Having Kashmiri food in Delhi is a phenomenon in itself. As we were declaring our unremitting love for Kashmir, Shangri La’s Eros Hotel invite for The Kashmiri Wazwan delighted us to the core. The menu includes some of the best dishes from the state prepared in authentic style. A unique amalgamation of food from the kitchens of the Kashmiri Pandits and the Muslims, the food also sees seamless integration of the vegetarian and non- vegetarian fare. Kashmiri Pandits avoid the use usage of onion and garlic. Instead they base their dishes around a lot of tomatoes and other Indian spices. Mughal influence also plays a role; that’s why the dishes are predominantly non- vegetarian comprising of mutton, chicken and fish which are mildly spiced. The Kashmiri Food Festival will go on till 12 February.
Distinct elements of the Wazwan were spread out before us. We started off with the Mutton Seekh Kebabs, lamb marinated with Kashmiri spices and cooked in clay oven which gave a nice kick to the palate. Kashmiri Baingan and Paneer Tamatar reflect the cooking style of the Kashmiri Pandits with the former cooked in pran paste and the latter cooked in tomatoes and pran paste. The Kashmiri Pulao is something not to be missed. The Basmati rice are flavoured with saffron and simmered in lamb stew giving it a very distinctive taste with liberal quantities of nuts sprinkled on top. Saffron also imparts a nice colour apart from the flavor. Paya Shorba was a perfect blend of Kashmiri spices slow cooked which gave it a comforting aroma.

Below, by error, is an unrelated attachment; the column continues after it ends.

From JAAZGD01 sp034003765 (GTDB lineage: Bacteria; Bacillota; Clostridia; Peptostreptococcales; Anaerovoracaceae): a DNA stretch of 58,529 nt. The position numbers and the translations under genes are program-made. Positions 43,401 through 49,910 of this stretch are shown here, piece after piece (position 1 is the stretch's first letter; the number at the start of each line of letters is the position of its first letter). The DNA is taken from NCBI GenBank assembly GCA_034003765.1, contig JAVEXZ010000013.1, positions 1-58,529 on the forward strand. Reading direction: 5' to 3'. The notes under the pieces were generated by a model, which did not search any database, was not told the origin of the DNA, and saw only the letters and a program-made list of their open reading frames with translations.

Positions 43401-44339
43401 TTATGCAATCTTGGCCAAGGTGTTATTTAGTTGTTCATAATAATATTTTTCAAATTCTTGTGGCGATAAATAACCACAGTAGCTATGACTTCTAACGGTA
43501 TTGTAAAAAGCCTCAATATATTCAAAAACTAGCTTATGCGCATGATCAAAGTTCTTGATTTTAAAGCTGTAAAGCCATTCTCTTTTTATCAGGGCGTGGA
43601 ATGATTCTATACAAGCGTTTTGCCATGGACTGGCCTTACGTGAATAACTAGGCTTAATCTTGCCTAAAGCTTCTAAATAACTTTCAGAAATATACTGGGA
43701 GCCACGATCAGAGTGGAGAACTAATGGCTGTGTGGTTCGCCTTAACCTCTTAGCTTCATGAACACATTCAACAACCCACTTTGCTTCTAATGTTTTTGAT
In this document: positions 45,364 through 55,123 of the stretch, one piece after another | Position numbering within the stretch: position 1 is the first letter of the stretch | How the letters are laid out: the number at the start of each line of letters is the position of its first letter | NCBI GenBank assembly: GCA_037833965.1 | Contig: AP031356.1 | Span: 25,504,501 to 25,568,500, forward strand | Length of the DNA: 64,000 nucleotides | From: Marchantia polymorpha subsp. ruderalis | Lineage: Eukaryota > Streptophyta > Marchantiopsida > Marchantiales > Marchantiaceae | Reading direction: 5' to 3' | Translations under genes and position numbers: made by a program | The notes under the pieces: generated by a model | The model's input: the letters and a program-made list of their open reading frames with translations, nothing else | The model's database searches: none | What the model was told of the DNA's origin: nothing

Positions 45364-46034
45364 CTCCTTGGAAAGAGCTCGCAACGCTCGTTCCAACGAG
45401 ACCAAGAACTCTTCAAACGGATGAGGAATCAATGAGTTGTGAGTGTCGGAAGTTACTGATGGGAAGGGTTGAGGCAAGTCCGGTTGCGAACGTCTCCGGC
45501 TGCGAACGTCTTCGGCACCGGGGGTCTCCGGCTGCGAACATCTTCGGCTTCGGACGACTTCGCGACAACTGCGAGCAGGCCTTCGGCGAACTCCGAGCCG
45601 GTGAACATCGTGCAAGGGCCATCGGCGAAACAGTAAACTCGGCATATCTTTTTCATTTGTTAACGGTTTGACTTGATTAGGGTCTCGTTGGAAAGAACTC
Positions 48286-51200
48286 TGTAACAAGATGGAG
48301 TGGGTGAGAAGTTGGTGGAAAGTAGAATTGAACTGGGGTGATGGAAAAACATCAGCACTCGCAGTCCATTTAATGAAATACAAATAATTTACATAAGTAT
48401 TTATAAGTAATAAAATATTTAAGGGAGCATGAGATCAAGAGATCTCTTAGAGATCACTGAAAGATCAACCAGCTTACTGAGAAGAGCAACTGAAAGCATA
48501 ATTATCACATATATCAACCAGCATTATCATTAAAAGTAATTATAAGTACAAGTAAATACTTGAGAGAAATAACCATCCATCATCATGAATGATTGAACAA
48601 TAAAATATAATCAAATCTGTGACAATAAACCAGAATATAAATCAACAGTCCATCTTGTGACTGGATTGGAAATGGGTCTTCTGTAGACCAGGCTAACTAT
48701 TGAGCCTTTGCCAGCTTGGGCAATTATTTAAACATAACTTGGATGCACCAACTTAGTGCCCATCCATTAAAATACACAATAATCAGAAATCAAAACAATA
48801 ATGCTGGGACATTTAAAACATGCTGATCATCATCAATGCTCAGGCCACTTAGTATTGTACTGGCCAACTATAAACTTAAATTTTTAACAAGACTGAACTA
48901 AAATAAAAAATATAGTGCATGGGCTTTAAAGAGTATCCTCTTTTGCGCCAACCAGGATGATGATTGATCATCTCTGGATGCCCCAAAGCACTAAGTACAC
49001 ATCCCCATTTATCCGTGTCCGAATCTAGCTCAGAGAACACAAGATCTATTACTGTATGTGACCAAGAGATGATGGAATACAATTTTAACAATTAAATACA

Coming to the star elements of Kashmiri food, Tabak Maaz, Rogan Josh and Murgh do Pyaza really stood out. All of these dishes can be cooked in different ways with or without onion and garlic. Tabak Maaz was soaked in yoghurt till tender and then fried. It was nicely cooked and was juicy. Rogan Josh, braised lamb chunks cooked in traditional spices with the striking red colour imparted from the use of chillies was enjoyed well with Khameeri Roti. The ‘murgh’ was succulent and had the right flavours. A large amount of fat was used in the dishes representative of the fact that it helps the natives to survive the harsh climate.
Meanwhile we had Kehwa (traditional tea of Kashmir) to wash down the meal. The Walnut chutney, a perfect accompaniment was nothing like its austere raw form. Mirchi Korma, Gushtba and Rista followed with their rustic flavours. Pretty much the same spices are used in their preparation but the use of yoghurt or tomato makes all the difference. Mirchi Korma is deep fried lamb cooked in Kashmiri spices in onion and tomato gravy whereas Gushtba and Rista are pounded with a wooden hammer and fat is added to keep the balls moist. Gushtba is cooked with curd and milk in Kashmiri spices and pran masala. Rista is cooked with cardamom and chilli powder in pran masala.
We ended our grand meal with a Phirni. Team Salt and sandals recommends a visit!
Where: Shangri La’s Eros Hotel
Lunch: INR 2100 + taxes
Dinner: INR 2300 + taxes